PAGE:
Sales of voice assistant robots have finally taken off and made up nearly half of all service robot sales worldwide last year.
That's according to analyst TrendForce, which said that sales of Amazon's Echo speaker alone hit 5.2 million units in 2016.
TrendForce also predicted that advances in AI will soon mean that such technology can respond to users' emotions, habits and expectations.
The report comes shortly after Bill Gates weighed in on the AI debate in a blog post.
According to TrendForce, voice-based assistant robots accounted for 47 per cent of total service robot sales in 2016, ahead of robot vacuum cleaners on 40 per cent; education, entertainment and toy robots on 9.3 per cent; and other domestic service robots on 3.1 per cent. Professional service robots had a market share of just 0.4 per cent last year, TrendForce said.
"Voiced-based robot assistants have been on the market for many years, but sales have not really taken off until recently, when they included new functions such as remote operation of connected appliances and internet searches," said Harrison Po, senior manager of TrendForce's photonic and innovative technologies research. "Due to the successes of several assistant robots, many large IT companies and technology startups have decided to enter the market with their own products."
Amazon is benefiting not only from strong sales of Echo speakers, but also uptake of Alexa by other brands selling similar hardware, including LG and Lenovo, TrendForce pointed out.
"Going forward, voice-based assistant robots not only have to continually improve their voice recognition capability, they also have to integrate with more powerful machine-learning technologies," Po said. "With better AI, these robot assistants will be able to respond appropriately according to individual users' emotions, habits and expectations. In a sense, they will become more personalised in the future."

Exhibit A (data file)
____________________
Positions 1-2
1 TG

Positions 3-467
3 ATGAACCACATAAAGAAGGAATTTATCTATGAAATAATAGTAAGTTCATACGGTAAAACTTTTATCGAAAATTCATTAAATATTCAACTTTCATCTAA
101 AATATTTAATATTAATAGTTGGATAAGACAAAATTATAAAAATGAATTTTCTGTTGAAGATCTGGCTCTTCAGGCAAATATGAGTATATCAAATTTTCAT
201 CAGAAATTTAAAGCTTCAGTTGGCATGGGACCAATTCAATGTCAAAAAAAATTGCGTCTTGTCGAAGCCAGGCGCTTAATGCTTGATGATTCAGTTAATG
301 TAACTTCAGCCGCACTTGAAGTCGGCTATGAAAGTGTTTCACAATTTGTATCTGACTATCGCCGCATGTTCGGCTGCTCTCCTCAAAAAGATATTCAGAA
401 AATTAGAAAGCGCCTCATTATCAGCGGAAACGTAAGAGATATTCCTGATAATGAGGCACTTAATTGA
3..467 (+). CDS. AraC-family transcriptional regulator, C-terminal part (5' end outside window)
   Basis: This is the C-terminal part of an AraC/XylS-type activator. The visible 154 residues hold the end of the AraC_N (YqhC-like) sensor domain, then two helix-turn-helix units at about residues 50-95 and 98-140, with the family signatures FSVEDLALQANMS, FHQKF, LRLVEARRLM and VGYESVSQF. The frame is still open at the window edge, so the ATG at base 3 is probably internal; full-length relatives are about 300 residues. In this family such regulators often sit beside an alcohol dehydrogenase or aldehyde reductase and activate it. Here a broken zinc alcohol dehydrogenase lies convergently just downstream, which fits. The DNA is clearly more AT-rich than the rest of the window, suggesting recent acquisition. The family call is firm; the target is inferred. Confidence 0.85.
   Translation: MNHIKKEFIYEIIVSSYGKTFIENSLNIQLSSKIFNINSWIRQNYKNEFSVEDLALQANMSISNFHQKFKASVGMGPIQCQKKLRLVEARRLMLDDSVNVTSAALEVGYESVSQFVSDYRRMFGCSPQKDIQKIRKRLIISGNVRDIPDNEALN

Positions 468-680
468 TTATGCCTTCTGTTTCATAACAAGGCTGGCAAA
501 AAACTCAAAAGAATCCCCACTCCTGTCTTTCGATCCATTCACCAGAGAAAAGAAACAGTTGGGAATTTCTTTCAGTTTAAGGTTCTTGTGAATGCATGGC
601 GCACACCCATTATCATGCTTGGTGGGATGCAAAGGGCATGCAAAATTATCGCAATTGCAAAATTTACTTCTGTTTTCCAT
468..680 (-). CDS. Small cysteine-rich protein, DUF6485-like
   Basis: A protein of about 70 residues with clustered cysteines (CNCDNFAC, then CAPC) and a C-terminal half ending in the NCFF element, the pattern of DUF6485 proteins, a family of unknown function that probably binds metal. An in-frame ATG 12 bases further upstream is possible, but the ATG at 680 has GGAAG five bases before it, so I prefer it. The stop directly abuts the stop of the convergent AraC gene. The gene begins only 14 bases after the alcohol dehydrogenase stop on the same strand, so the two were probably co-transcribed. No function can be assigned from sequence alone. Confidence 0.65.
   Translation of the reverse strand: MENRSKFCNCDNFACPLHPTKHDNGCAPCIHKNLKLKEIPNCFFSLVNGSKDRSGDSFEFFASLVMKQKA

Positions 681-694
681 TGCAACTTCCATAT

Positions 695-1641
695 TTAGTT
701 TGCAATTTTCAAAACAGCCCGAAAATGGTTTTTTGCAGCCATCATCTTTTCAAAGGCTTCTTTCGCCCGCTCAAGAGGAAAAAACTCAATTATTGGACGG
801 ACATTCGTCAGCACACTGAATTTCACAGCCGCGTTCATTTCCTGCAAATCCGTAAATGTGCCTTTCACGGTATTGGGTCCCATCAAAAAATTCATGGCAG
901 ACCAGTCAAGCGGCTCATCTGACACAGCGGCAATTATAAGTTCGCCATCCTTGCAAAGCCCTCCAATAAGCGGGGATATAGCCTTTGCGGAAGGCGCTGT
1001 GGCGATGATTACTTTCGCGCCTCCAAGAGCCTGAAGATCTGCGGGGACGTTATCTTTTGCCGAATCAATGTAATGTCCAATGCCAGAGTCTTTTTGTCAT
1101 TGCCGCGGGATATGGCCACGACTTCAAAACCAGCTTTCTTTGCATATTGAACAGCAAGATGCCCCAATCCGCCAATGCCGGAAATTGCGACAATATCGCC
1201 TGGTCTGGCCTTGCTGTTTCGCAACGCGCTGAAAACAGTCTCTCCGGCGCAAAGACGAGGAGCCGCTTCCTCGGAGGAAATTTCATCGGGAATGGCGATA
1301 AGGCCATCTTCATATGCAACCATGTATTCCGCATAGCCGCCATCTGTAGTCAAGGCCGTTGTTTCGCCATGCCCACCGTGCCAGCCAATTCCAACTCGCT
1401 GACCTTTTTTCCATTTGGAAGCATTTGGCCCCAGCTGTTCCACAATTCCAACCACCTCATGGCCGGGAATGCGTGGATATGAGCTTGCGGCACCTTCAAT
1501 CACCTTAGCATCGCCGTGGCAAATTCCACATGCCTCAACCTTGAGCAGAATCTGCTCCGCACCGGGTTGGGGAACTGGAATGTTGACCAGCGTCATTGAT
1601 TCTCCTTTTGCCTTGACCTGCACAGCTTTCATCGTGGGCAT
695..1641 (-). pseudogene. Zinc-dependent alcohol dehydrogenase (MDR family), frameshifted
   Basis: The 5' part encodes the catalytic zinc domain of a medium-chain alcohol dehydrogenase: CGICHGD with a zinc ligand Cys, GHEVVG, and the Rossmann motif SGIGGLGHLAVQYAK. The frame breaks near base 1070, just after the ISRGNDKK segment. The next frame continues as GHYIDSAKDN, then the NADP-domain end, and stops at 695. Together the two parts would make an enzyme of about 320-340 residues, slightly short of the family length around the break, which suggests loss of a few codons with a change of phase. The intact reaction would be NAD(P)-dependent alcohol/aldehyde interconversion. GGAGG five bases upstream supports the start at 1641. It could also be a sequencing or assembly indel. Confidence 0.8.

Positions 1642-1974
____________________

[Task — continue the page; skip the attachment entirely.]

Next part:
In his latest blog post, Gates reflected on historian Yuval Noah Harari's latest book, Homo Deus. The Microsoft co-founder said he took a more optimistic view of what awaits mankind than Harari, who foresees a potential future inhabited by godlike elites and super-intelligent robots that consider the rest of humanity to be superfluous.
"In addition, in my view, the robots-take-over scenario is not the most interesting one to think about," Gates (pictured) wrote. "It is true that as artificial intelligence gets more powerful, we need to ensure that it serves humanity and not the other way around. But this is an engineering problem—what you could call the control problem. And there is not a lot to say about it, since the technology in question doesn't exist yet.
"I am more interested in what you might call the purpose problem. Assume we maintain control. What if we solved big problems like hunger and disease, and the world kept getting more peaceful: What purpose would humans have then? What challenges would we be inspired to solve?"
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